How is a ventricular septal defect diagnosed?
Ventricular septal defect can be detected by cardiac auscultation; they typically cause systolic murmurs. Confirmation of findings from cardiac auscultation can be obtained with cardiac ultrasound (less invasive) and cardiac catheterization (more invasive).
The heart can sometimes be seen or felt to be beating hard because of the extra work it is performing. Babies can be breathing fast or hard and have a fast heart rate.
An electrocardiogram can help determine the sizes of the chambers to see if there is strain on the heart due to the ventricular septal defect.
However, this can be normal at birth and change with time as congestive heart failure worsens. It can also suggest if there are other heart defects associated with the ventricular septal defect.
A chest X-ray can also help follow the progression of congestive heart failure by looking at the size of the heart and the amount of blood flow to the lungs. This may be normal at birth and change with time.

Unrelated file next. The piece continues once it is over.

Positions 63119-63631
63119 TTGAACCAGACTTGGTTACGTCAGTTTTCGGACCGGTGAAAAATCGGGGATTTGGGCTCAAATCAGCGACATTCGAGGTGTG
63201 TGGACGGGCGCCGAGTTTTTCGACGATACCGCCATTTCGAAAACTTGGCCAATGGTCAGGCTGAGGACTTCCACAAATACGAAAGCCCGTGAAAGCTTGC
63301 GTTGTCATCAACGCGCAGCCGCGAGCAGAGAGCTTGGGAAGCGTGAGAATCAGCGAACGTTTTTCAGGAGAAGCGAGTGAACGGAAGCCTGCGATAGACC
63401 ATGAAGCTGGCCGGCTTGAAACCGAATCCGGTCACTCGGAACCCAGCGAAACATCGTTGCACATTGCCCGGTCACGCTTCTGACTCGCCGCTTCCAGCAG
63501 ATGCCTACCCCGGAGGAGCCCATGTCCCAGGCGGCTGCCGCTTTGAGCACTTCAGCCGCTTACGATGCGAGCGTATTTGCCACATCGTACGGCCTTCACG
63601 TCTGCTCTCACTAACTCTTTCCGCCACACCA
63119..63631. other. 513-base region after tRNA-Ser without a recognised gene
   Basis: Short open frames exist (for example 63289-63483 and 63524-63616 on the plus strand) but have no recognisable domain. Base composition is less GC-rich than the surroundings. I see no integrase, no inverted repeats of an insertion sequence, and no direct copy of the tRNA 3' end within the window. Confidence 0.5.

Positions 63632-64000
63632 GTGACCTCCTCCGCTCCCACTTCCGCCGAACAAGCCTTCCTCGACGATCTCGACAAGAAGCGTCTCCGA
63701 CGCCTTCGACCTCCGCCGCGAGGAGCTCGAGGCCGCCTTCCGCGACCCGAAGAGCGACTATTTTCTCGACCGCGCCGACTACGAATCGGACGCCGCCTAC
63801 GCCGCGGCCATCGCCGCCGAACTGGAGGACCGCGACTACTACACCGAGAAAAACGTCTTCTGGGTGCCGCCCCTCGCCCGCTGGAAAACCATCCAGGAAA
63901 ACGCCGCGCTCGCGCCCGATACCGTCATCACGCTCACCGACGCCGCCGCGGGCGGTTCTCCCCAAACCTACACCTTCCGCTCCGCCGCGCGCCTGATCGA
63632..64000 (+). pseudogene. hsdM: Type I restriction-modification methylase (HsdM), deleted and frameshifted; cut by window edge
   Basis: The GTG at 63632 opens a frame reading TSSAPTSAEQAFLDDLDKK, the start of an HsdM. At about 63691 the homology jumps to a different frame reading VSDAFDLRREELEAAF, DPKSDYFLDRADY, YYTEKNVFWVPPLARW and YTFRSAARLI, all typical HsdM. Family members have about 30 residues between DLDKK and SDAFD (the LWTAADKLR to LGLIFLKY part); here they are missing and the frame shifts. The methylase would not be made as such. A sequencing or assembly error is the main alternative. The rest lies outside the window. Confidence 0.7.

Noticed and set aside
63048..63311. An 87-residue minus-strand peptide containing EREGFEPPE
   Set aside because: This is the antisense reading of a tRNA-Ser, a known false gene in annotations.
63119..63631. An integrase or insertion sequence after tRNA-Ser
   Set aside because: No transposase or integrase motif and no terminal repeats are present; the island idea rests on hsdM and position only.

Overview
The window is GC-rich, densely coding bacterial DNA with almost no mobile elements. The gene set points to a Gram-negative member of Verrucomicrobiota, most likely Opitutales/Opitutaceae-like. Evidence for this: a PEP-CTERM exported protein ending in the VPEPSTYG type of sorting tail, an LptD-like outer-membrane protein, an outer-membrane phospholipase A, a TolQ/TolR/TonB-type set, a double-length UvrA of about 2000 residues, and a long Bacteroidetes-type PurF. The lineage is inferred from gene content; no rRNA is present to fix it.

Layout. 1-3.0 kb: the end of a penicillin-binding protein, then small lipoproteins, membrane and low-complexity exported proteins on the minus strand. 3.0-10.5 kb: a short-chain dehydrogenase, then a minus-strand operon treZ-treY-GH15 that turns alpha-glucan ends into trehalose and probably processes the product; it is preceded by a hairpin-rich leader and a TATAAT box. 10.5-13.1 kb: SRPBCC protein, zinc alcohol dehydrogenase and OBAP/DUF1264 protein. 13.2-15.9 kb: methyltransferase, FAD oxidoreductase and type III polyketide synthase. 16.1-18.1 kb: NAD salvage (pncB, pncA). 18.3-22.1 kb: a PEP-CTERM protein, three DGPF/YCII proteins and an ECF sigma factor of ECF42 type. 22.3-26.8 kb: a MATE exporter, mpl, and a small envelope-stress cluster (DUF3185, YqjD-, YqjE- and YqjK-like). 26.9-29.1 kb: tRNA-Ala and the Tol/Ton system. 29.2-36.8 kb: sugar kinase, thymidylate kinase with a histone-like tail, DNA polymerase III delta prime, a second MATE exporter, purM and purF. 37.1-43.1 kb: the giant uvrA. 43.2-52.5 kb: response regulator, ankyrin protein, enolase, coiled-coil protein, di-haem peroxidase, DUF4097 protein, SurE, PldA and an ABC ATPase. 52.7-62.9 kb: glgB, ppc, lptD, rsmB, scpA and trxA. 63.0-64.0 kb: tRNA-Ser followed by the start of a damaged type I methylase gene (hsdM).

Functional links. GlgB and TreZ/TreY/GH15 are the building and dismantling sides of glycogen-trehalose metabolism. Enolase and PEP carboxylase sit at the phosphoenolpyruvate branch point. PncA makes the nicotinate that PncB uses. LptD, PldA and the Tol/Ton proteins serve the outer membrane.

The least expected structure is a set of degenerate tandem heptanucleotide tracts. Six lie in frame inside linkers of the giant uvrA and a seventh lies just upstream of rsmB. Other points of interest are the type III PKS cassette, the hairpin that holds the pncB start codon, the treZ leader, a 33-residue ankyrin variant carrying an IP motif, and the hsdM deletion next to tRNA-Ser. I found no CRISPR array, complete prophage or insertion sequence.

An echocardiogram may need to be performed for certain circumstances. If the diagnosis is unclear or if there is suspicion of associated anomalies, this test can help sort this out.
Most small ventricular septal defects will not require an echocardiogram as they tend to close, but often moderate or large ventricular septal defects will need to have at least one echocardiogram to provide the cardiologist a complete picture of the defect.
Although rare, in some children with ventricular septal defects a cardiac catheterization will need to be performed, particularly in the moderate-sized defects.
This can help the cardiologist determine more accurately how much blood flow is going out to the lungs. This can be very useful in determining the need for surgery in children who have had subtle signs of congestive heart failure but who do not have clear-cut evidence of the need for surgical repair.